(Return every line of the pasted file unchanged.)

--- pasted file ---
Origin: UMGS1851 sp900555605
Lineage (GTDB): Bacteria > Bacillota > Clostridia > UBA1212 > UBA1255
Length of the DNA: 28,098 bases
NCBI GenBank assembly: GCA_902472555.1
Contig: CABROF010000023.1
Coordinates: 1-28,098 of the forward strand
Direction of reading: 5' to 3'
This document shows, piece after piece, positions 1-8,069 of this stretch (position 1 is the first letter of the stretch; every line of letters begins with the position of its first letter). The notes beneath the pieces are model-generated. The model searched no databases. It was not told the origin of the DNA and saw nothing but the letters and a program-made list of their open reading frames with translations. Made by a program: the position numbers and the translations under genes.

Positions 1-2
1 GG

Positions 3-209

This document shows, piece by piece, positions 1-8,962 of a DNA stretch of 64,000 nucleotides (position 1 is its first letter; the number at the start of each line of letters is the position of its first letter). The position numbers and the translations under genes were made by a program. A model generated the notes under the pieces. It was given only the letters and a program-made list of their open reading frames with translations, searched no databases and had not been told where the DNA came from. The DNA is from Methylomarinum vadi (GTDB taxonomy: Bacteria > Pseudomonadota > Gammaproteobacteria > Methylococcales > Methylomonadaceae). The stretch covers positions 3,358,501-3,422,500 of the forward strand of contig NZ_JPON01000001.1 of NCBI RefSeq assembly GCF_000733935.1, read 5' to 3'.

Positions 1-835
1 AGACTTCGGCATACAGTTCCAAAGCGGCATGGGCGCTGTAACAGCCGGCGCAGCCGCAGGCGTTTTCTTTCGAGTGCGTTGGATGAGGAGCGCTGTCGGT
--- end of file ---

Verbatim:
Origin: UMGS1851 sp900555605
Lineage (GTDB): Bacteria > Bacillota > Clostridia > UBA1212 > UBA1255
Length of the DNA: 28,098 bases
NCBI GenBank assembly: GCA_902472555.1
Contig: CABROF010000023.1
Coordinates: 1-28,098 of the forward strand
Direction of reading: 5' to 3'
This document shows, piece after piece, positions 1-8,069 of this stretch (position 1 is the first letter of the stretch; every line of letters begins with the position of its first letter). The notes beneath the pieces are model-generated. The model searched no databases. It was not told the origin of the DNA and saw nothing but the letters and a program-made list of their open reading frames with translations. Made by a program: the position numbers and the translations under genes.

Positions 1-2
1 GG

Positions 3-209

This document shows, piece by piece, positions 1-8,962 of a DNA stretch of 64,000 nucleotides (position 1 is its first letter; the number at the start of each line of letters is the position of its first letter). The position numbers and the translations under genes were made by a program. A model generated the notes under the pieces. It was given only the letters and a program-made list of their open reading frames with translations, searched no databases and had not been told where the DNA came from. The DNA is from Methylomarinum vadi (GTDB taxonomy: Bacteria > Pseudomonadota > Gammaproteobacteria > Methylococcales > Methylomonadaceae). The stretch covers positions 3,358,501-3,422,500 of the forward strand of contig NZ_JPON01000001.1 of NCBI RefSeq assembly GCF_000733935.1, read 5' to 3'.

Positions 1-835
1 AGACTTCGGCATACAGTTCCAAAGCGGCATGGGCGCTGTAACAGCCGGCGCAGCCGCAGGCGTTTTCTTTCGAGTGCGTTGGATGAGGAGCGCTGTCGGT